3. Do you: a) give money to beggars? b) give money to charities ? c) give away used items, such as clothing? 4. If you go for a meal with someone you dont know well, do you: a) offer to pay whole bill? b) suggest dividing the bill into equal parts? c) offer to pay the whole bill but expect them to pay next time? d) try to avoid paying anything?
5. What do you think about people who do not pay the correct amount of tax? Is that a) a serious crime? b) morally wrong but not a crime? c) excellent business practice? 6. If you lend a colleague a small amount of money and they forget to pay it back, do you: a) say nothing? b) remind them that they owe you money? c) arrange to go for a drink with them and say youve forgotten your wallet or purse?
Skills: Dealing with figures Saying numbers Years: 1984 nineteen eighty four 2001 two thousand and one Currencies: 3.15 three pounds fifteen $7.80 seven dollars eighty 250 two hundred and fifty euros Decimals: 16.5 sixteen point five 17.38% seventeen point three eight percent (nought / zero) point one eight five
Saying numbers Bigger numbers 3,560 three thousand five hundred (and) sixty 598,347 five hundred (and) ninety-eight thousand, three hundred (and) forty-seven 1,300,402 one million three hundred thousand, four hundred (and) two 1m one / a million (1,000,000) 3bn three billion (3,000,000,000) $7.5bn seven point five billion dollars 478m four hundred (and) seventy eight million pounds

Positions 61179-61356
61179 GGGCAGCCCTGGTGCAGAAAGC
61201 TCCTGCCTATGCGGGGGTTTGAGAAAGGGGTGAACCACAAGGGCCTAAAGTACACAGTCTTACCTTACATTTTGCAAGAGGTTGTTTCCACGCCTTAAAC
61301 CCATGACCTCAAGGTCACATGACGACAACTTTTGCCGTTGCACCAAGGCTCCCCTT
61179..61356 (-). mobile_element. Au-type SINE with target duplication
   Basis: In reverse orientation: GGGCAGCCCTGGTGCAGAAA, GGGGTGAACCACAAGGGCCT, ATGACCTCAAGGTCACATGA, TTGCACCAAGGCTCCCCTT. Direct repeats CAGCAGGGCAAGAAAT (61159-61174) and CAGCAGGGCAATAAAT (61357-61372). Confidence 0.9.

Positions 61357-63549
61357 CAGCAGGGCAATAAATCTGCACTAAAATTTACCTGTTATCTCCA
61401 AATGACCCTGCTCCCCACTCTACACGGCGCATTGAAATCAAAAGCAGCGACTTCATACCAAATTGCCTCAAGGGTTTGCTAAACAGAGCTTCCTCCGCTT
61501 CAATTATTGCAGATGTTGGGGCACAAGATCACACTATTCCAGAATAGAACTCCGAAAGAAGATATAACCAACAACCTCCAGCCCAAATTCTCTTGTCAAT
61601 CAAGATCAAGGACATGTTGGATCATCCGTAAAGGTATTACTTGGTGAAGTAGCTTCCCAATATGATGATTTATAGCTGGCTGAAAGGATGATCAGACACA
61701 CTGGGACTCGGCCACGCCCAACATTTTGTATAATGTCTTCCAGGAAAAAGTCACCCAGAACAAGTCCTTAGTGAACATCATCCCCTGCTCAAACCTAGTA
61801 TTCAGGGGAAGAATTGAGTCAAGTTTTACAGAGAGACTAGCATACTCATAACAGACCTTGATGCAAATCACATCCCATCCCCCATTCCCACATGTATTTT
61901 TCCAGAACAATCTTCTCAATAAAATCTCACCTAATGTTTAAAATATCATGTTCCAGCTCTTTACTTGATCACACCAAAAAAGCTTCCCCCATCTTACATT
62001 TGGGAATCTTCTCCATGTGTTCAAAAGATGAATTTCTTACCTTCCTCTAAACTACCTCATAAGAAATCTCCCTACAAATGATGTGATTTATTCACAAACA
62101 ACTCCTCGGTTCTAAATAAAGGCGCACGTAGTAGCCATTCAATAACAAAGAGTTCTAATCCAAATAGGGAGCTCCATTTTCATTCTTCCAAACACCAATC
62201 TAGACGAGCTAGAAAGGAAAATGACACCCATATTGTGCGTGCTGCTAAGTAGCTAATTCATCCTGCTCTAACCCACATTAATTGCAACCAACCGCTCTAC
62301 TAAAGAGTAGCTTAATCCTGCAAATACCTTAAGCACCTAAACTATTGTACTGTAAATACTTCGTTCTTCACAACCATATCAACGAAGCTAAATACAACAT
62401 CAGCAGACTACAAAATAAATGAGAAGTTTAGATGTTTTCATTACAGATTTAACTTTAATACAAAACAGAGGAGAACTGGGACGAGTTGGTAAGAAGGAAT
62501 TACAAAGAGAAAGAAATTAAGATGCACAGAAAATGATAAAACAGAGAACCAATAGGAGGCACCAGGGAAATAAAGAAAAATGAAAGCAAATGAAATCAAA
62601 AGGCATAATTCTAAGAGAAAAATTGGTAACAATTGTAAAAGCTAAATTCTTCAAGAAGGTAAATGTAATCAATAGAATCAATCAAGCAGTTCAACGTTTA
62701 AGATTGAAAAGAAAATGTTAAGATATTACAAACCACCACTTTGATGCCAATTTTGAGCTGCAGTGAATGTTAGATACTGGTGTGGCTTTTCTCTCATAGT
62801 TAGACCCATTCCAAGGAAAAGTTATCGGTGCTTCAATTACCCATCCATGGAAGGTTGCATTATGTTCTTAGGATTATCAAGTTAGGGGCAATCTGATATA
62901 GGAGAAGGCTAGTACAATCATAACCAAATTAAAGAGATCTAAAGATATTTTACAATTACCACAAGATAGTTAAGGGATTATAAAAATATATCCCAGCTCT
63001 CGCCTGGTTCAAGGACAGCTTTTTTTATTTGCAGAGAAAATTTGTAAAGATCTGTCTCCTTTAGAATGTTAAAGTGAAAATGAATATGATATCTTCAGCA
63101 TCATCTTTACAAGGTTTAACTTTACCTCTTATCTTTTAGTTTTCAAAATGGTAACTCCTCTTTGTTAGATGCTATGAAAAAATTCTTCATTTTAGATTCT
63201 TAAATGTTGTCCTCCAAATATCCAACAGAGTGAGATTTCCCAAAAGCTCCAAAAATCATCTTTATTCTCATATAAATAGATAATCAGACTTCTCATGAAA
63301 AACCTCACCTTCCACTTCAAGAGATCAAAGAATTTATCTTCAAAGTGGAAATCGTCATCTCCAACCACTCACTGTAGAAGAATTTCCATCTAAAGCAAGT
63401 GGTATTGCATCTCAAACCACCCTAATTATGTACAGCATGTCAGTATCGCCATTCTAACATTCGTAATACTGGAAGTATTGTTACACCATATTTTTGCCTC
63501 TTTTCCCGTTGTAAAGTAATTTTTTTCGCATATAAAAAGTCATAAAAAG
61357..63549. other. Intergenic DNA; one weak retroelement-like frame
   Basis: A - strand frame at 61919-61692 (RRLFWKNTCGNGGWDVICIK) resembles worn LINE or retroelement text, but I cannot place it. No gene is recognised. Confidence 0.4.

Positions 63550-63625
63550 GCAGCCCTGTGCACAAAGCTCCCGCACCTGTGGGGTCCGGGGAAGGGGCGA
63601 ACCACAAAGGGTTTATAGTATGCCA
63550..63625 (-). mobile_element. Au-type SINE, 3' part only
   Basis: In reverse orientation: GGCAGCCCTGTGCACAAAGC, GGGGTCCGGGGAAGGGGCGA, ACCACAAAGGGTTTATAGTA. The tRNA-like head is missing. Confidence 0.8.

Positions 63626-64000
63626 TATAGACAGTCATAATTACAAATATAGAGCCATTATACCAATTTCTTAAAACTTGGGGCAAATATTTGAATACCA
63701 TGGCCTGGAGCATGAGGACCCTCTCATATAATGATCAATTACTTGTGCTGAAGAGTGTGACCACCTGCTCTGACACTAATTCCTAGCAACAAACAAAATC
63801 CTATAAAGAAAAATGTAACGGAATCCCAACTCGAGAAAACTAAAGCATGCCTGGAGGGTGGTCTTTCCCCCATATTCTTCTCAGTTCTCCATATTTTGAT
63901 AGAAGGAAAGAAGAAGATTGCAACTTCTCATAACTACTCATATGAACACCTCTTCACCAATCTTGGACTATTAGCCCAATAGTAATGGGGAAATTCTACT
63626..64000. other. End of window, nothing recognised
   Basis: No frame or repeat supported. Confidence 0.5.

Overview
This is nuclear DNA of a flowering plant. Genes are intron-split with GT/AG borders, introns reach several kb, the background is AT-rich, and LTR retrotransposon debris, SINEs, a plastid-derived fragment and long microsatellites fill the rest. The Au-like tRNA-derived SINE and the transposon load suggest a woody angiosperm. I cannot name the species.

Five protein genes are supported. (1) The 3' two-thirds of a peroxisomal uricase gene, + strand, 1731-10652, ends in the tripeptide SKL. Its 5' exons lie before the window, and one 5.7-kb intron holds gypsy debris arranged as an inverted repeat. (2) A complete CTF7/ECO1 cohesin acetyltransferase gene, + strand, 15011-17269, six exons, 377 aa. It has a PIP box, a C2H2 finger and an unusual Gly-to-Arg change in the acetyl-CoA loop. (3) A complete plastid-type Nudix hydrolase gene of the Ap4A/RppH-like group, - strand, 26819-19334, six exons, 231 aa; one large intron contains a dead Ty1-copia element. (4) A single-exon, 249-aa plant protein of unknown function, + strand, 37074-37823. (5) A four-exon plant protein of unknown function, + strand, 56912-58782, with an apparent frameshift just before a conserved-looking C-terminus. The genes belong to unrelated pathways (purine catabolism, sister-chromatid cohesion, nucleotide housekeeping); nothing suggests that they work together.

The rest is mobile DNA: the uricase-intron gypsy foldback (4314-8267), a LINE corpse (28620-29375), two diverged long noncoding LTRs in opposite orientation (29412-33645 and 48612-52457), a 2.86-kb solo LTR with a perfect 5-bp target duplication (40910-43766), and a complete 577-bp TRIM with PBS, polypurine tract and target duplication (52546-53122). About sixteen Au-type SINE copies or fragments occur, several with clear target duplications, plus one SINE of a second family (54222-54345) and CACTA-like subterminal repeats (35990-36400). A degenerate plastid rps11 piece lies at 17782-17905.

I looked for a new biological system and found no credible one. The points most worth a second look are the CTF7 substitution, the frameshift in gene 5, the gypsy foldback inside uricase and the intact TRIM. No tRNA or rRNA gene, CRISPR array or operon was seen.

Skills: Dealing with figures Read out the article Business in Brief, pay more attention to the numbers and symbols.
EuroDisney runs new project The French Government yesterday approved a Ff4.6bn urban development project east of Paris, coordinated by EuroDisney, and designed to create 22,000 jobs by 2015.
Yule Catto takeover bid Yule Catto, the chemicals group, launched a 240m bid for Holliday Chemical. Yule shares fell 32p (about 10%) to 274 in response to the news. Hollidays shares dropped 8p to end at 225p.
Prince invests in media and technology The worldwide fall in stock markets last month encouraged Prince Alwaleed bin Talal to invest in media and technology companies. The Saudi prince spent $400m on a 5% stake in News Corporation, $300m on 1% in Motorola and $150m on 5% of Netscape Communications.